In my earliest days at FireEye, I met with our founder, Ashar Aziz. Our operating plan called for a headcount of five. I then had to figure out, based on the operating plan and based on our GTM strategy, how I’d allocate that headcount and also maximize it, based on getting the repeatability of our potential customers. It was an interesting exercise made easier by the fact that I’d aligned with Ashar on our operating plan.

Have a “land and expand” strategy

The environment has changed dramatically for SaaS companies. Your buyer today is highly educated and having to make quick decisions in a competitive landscape. To cater to shifting buyer attitudes, we employ what we call a “land and expand” strategy. It sounds counterintuitive, but it’s important to not try to get that big, multimillion dollar deal if it’s going to take too long to close a deal with them. Sometimes, landing a piece of the business with a clear direction to expand based on your product’s success is more prudent.

One strategy to land a net new customer is called insertion, in which you focus on solving for one of a potential customer’s use cases as opposed to trying to boil the ocean and solve for every problem they have with your technological solution. By just solving for that one use case, you lower your barrier to entry and dramatically increase the probability of closing a deal. For the expand strategy it is key that you have a set process and dedicated resources, usually within the customer success team, to successfully expand that customer. Please note the customer base will not expand until that insertion opportunity is fully deployed and operational and adding value.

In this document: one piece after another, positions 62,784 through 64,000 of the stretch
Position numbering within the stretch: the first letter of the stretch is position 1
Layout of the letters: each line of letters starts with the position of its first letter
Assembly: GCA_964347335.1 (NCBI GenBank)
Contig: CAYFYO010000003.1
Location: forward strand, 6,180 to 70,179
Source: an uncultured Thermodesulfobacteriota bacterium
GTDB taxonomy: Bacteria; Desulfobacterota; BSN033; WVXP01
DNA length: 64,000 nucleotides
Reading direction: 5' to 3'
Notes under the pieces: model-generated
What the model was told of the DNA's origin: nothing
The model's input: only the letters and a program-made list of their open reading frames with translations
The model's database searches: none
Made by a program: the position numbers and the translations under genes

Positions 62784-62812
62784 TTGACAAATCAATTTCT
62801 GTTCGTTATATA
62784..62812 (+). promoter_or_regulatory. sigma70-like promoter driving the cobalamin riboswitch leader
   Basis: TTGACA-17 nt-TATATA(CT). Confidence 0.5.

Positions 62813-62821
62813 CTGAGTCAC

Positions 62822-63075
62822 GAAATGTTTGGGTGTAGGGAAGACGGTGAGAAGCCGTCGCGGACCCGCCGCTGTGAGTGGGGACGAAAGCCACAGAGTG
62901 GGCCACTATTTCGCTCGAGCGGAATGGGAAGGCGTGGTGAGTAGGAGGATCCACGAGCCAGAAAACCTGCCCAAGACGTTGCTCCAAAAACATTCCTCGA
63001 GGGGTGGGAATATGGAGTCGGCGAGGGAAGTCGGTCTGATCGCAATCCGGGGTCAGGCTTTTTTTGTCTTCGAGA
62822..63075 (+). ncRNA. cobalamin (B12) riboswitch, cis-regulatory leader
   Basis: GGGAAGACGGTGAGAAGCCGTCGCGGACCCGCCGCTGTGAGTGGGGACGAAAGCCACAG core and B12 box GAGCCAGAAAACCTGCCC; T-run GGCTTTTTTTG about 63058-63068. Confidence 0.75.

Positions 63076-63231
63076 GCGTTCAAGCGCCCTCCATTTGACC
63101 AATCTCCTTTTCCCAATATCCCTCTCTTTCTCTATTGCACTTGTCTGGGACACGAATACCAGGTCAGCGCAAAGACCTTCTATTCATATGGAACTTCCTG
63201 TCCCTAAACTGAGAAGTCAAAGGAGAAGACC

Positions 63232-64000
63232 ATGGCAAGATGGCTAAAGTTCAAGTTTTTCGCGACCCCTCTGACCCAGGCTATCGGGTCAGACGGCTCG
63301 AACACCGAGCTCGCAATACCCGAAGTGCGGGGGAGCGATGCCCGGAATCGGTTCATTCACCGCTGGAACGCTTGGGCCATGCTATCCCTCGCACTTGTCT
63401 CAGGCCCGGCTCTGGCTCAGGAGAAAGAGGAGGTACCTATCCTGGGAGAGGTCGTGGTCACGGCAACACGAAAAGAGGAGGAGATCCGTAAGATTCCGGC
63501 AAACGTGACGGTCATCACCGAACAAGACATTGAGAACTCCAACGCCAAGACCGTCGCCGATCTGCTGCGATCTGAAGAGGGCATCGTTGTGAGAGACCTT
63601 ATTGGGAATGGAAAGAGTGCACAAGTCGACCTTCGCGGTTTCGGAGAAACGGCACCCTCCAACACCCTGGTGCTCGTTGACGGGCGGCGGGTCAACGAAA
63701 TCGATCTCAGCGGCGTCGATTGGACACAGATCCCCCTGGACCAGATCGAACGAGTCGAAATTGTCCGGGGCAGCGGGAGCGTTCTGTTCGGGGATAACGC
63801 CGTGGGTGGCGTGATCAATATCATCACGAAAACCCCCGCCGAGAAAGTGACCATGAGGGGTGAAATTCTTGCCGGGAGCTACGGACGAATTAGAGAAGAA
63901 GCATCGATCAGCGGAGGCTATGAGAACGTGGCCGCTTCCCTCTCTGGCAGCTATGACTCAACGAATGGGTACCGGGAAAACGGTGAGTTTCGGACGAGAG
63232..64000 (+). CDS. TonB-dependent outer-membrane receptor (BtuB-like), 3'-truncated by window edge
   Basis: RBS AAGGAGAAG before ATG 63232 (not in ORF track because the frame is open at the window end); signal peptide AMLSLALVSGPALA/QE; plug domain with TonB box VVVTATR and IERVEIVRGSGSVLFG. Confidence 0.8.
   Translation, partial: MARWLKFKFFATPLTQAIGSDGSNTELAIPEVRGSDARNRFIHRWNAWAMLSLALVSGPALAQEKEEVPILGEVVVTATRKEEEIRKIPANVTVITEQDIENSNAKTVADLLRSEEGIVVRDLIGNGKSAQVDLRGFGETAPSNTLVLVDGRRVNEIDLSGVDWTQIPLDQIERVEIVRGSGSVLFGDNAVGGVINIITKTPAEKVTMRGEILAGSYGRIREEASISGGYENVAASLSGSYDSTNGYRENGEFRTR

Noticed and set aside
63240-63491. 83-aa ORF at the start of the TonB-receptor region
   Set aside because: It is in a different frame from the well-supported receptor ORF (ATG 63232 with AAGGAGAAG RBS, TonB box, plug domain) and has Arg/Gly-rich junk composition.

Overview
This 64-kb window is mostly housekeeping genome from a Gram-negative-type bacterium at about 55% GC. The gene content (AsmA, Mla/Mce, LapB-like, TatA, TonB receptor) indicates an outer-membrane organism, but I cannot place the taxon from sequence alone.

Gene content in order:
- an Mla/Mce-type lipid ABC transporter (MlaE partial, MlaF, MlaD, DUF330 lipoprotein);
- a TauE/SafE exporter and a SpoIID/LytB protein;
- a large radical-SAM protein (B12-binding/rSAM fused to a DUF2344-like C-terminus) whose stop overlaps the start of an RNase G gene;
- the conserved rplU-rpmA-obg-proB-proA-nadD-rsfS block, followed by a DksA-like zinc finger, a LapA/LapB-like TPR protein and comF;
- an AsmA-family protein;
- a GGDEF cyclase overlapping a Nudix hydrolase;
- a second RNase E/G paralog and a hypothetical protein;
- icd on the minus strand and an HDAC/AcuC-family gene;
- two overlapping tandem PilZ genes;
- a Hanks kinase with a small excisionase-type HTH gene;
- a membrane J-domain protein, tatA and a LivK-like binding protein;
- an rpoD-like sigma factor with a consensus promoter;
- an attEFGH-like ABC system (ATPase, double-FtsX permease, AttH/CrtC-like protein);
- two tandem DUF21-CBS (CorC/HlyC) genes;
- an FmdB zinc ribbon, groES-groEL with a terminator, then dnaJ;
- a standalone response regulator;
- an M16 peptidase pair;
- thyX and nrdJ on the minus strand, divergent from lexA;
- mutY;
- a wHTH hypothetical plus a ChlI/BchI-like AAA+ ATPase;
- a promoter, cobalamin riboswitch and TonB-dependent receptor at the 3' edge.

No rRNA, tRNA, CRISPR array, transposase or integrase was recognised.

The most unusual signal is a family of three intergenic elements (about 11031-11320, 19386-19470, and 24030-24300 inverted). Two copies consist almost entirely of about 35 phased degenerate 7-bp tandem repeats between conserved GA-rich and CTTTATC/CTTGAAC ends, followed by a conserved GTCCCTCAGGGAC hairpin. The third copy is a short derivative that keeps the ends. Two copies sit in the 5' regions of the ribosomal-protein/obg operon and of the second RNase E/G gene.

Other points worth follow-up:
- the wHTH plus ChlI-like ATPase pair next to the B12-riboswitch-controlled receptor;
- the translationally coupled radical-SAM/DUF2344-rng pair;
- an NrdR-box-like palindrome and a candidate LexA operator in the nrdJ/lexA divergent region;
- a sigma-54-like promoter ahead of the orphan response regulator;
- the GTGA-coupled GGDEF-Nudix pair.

Don’t underestimate the significance of building a winning culture 

The greatest differentiator I’ve seen in both my career and among BCV’s portfolio companies is the ability to build and maintain a winning culture. 

The majority of early-stage companies struggle setting goals, and don’t have experience in building modern compensation plans or a winning GTM strategy. They instead go towards a more mature model because they want to pay out less and have achievement at the 75th percentile. This is a recipe for a disaster. 

If you create unnecessary turnover in the company it will be far more expensive than building a fair and achievable plan that is aligned with the operating plan. If you go with the latter, you can build this momentum through reaching a much higher rate of achievement than 75%, allowing you to build greater momentum and a winning culture. It helps you retain your greatest talent and drives an increase in sales productivity. We did that at FireEye, and I watched Armis and cloud infrastructure startup Meraki Wireless achieve a winning culture, too. These are companies that built great technology and had strong outcomes — Meraki was acquired by Cisco, and Armis was acquired by Insight Partners.

By following these steps, you’ll set yourself up for success with a well-designed, well-implemented GTM and customer acquisition strategy. Understanding these critical components can make all the difference in your success, especially at the earliest stages of building your company.